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  • Niall Smith

Abuse of Power: Addressing Music’s Systemic Lack of Accountability

Breaking down the tragic news that hit the music stratosphere earlier last week.


Last week, it was reported that British DJ Tim Westwood allegedly sexually assaulted seven women from the years of 1992 to 2017.

In an exclusive collaboration between the BBC and The Guardian, they reported that various Black women—in their late teens and early 20s at the time of the reported abuse— described their heinous experiences at the hands of the former DJ in shocking detail.

While this story is hardly news to some—with Black Twitter voicing their dismay and distrust of Westwood back in June of 2020, as well as Captial heads allegedly trying to silence journalists reporting on the issue.

As soon as the claims levied against Westwood hit the net, the BBC issued a formal statement. “The BBC is against all forms of inappropriate behaviour and we are shocked to hear of these allegations. The BBC has strict codes of conduct for all those engaged by the BBC, including on-air presenters.”

Many pointed their fingers at the BBC and his latest appointment at Capital Xtra radio station for ignoring the serious assertions pointed at Westwood from other years. In the report, the BBC and Guardian comprehensively compiled the accounts of the women in question. Some women who came forward stated they feared coming forward sooner because of Westwood’s ironclad influence and grip on the industry and feared industry Blackballing or not being believed.

Time and time again, we see women suffer at the hands of men wielding their power for nefarious purposes—and Westwood is not the first of his kind either.

A woman simply known as Isabel stated she was only 19 when she met Westwood and spoke in length about the trauma she faced. After heading to London to meet Westwood and give him her demo CD, Isabel was whisked away in the dishonoured star’s vehicle.

“We got in the car. He made the most minimal amount of small talk. I could tell that he wasn’t particularly interested in the music thing. I didn’t actually see him undo his trousers. What alerted me to the fact that he was exposing himself was the fact that he actually tapped me to turn around to look. I’ve looked and I’ve seen and I’m like, ‘Oh, no, oh no, like, oh my God’,” Isabel said.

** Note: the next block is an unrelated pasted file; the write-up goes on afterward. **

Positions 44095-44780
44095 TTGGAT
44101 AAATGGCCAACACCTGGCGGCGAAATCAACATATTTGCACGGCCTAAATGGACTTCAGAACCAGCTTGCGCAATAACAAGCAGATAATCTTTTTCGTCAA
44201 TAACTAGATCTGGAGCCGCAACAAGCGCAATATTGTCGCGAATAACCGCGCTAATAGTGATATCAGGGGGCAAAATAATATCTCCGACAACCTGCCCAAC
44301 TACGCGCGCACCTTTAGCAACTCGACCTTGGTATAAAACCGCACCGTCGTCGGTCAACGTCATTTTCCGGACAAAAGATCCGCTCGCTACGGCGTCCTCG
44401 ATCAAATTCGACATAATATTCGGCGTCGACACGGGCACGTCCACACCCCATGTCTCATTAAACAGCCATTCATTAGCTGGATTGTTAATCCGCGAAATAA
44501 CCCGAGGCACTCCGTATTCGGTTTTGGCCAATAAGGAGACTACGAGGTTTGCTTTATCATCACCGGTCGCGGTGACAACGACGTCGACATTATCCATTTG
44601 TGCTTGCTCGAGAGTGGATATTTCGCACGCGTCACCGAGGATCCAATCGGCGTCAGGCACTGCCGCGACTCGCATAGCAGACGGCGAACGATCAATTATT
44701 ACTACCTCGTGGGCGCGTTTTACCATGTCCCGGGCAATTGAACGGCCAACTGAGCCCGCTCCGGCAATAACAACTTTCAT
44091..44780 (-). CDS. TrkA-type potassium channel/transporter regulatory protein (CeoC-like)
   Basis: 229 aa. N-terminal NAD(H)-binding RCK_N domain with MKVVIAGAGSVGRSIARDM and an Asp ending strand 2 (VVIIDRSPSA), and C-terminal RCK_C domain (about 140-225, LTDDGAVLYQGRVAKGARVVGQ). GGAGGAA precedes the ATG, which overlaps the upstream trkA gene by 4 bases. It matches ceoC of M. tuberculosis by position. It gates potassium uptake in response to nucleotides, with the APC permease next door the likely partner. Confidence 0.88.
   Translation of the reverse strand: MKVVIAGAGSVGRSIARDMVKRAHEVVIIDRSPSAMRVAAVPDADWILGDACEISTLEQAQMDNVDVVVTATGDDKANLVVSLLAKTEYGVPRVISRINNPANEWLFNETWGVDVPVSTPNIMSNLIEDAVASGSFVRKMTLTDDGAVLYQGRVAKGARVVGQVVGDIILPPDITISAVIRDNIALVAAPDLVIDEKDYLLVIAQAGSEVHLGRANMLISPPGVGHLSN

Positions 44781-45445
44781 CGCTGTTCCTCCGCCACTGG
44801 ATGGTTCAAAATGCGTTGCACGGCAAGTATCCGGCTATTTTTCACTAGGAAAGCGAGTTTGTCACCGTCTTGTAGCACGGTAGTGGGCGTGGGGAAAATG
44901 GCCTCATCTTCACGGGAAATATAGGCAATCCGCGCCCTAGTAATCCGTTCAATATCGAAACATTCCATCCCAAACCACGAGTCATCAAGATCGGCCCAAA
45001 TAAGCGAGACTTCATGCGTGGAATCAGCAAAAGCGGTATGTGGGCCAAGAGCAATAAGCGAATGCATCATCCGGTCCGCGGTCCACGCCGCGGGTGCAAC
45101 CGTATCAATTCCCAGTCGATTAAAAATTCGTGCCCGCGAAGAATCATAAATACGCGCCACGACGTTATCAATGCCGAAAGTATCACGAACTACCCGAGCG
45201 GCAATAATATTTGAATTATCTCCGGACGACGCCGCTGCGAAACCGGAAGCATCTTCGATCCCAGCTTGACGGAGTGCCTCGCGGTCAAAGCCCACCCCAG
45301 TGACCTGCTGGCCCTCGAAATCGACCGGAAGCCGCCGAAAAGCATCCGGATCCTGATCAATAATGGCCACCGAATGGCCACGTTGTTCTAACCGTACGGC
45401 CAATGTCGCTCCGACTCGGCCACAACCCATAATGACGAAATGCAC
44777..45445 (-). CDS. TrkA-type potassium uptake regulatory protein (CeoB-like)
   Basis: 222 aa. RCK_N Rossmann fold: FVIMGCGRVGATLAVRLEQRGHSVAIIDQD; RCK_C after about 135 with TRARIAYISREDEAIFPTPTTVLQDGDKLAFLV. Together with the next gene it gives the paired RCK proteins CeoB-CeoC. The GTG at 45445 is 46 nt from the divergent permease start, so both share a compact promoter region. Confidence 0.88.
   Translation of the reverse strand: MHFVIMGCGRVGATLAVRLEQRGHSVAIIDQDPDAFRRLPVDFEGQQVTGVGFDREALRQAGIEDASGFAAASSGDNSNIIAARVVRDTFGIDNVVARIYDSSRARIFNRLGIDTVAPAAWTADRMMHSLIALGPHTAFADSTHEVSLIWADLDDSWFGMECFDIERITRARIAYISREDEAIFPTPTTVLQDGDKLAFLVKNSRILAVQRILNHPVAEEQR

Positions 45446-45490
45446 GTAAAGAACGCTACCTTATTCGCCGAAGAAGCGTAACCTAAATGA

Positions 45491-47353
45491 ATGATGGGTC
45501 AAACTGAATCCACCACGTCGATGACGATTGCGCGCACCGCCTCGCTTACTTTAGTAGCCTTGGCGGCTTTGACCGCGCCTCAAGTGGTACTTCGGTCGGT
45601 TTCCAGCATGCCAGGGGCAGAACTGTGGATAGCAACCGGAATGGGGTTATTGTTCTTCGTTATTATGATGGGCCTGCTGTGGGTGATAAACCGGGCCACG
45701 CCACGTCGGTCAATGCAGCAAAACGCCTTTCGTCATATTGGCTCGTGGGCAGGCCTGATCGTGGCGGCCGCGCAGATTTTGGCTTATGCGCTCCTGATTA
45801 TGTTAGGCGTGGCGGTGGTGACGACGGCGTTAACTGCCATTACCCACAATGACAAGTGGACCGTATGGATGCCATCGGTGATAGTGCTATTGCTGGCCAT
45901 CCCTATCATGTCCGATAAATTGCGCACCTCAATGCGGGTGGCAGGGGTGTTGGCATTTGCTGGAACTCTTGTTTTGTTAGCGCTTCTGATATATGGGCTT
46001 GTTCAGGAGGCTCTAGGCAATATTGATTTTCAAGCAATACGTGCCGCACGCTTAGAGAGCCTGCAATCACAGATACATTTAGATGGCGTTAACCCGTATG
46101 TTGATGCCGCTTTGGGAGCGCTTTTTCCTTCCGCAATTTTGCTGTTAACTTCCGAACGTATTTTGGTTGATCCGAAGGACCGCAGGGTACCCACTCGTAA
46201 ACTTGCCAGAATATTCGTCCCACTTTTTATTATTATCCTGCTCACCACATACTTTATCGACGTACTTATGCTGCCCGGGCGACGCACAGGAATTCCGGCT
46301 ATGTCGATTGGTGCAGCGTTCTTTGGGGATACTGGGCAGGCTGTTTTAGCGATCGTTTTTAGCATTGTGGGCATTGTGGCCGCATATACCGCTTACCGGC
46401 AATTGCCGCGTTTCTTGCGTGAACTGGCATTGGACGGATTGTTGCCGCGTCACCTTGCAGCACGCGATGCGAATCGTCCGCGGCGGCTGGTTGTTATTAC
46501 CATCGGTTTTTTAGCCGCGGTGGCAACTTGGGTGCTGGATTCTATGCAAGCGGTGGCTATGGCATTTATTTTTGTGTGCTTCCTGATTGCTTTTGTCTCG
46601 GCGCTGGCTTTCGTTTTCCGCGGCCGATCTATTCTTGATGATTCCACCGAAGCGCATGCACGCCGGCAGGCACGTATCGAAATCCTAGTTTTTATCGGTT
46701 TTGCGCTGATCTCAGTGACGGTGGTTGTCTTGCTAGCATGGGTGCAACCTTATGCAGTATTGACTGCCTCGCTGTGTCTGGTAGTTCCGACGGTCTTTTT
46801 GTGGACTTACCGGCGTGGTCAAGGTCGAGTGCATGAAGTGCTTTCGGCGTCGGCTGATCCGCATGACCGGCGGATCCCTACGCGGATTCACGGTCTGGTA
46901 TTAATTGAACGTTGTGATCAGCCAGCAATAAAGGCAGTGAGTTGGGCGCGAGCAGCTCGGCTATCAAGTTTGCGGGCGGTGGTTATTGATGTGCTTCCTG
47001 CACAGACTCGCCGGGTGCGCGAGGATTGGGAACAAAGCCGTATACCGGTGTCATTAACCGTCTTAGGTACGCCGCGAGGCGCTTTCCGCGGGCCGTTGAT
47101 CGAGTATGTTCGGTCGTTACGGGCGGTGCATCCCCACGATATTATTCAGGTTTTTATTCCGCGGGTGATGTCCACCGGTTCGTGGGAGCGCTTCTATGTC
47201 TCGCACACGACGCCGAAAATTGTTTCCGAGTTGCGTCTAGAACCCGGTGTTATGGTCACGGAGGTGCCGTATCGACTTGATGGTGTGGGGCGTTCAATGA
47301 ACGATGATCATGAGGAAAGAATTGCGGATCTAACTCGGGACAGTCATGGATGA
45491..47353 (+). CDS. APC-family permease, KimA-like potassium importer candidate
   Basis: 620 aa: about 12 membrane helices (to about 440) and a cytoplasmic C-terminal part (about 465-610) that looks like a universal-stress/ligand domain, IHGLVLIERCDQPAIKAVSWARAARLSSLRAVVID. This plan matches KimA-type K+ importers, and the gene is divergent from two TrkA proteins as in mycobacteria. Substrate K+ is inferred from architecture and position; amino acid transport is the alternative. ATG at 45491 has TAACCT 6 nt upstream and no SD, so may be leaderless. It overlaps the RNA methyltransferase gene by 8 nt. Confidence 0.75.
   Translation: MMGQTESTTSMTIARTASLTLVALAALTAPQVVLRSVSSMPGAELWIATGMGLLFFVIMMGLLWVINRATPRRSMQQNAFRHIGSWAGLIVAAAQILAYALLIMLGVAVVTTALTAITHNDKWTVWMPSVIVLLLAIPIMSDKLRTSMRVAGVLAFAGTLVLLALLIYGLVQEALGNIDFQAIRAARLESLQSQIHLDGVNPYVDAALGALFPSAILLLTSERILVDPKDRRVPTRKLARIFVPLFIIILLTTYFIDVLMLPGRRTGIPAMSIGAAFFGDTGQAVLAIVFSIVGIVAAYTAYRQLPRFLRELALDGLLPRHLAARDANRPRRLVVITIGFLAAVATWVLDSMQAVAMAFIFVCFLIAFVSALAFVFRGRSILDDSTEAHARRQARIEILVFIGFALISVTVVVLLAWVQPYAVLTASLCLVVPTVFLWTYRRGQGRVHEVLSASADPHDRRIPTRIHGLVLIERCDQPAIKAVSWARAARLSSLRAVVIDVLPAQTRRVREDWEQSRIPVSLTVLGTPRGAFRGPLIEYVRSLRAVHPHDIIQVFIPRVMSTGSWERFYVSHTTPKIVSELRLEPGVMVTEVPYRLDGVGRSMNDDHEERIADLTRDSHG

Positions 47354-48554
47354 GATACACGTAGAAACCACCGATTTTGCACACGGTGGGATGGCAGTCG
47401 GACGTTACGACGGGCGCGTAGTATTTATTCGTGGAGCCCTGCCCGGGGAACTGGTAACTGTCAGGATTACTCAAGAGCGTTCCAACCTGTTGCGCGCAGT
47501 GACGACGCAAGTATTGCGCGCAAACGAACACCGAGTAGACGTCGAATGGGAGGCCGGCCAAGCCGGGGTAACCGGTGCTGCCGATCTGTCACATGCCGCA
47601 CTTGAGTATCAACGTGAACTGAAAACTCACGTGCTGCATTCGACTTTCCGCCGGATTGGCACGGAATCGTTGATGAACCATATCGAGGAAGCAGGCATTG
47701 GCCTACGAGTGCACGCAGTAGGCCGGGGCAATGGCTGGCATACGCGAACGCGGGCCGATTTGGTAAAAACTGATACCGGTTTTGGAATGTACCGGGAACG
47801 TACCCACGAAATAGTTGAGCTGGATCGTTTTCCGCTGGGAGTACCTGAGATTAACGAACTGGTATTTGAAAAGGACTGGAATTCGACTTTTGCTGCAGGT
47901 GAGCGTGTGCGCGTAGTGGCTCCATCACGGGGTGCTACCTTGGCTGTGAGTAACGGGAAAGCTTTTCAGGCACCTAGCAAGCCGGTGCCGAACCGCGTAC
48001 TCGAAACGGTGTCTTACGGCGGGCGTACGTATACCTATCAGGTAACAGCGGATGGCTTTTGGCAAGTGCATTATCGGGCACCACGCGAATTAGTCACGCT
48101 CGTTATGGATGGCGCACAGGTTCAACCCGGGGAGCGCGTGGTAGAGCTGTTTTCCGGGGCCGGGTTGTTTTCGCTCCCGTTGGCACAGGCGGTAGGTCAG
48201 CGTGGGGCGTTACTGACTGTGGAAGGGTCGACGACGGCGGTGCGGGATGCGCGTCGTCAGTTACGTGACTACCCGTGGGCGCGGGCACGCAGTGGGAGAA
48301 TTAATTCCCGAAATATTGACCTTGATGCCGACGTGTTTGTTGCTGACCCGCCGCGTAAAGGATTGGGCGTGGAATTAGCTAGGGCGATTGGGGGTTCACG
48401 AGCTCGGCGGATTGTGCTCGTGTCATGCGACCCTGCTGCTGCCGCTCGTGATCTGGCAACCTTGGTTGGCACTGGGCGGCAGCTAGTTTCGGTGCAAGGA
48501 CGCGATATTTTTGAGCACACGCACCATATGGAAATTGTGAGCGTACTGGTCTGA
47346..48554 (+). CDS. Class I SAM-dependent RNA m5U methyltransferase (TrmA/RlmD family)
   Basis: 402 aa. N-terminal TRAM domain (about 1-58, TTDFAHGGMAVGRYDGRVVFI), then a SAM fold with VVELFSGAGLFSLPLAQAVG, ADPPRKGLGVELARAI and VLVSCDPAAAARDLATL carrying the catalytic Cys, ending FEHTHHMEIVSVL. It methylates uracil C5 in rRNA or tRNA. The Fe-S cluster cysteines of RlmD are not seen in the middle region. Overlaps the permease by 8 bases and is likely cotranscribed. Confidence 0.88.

Tamara also voiced similar sentiments. “I was 17, he was twice my age: there was some kind of power dynamic,” when speaking about Westwood's actions. Tamara also added she contacted the production team for last year’s BBC documentary, Music's Dirty Secrets. Tamara asked the crew to investigate the 64-year-old radio personality at the time; however, he was not mentioned in the film.

Tim Westwood got away with his abuse for so long, thanks to his laundry list of industry connections, power and white privilege to farm his gatekeeping. Westwood utilised his gatekeeping powers to arguably prey on one of societies’ most socially powerless—Black women.

Over the years, the music industry—specifically the British sphere—has enabled many predators and less-than-savoury characters to act upon their worst impulses. While Westwood’s stories make many ponder how he got away with his actions for so long, we do have a positive solution, ensuring the protection of women going forward.

We predict the collective and courageous hivemind the victims share will result in more women sharing their stories and seeking retribution. We hope our resources at Cactus City can move forward the conversation and actions regarding the patriarchy’s grip on the music world, so one day, no woman has to suffer at the hands of someone else’s gratification. Although we believe a tide is changing in the industry, more needs to be done by institutions to ensure women's voices are listened to and taken seriously, instead of being silenced. This is not acceptable.

You can stream the documentary, Tim Westwood: Abuse of Power, here on BBC iPlayer.

For more resources and support regarding abuse in the industry, check out the Cactus City charter.


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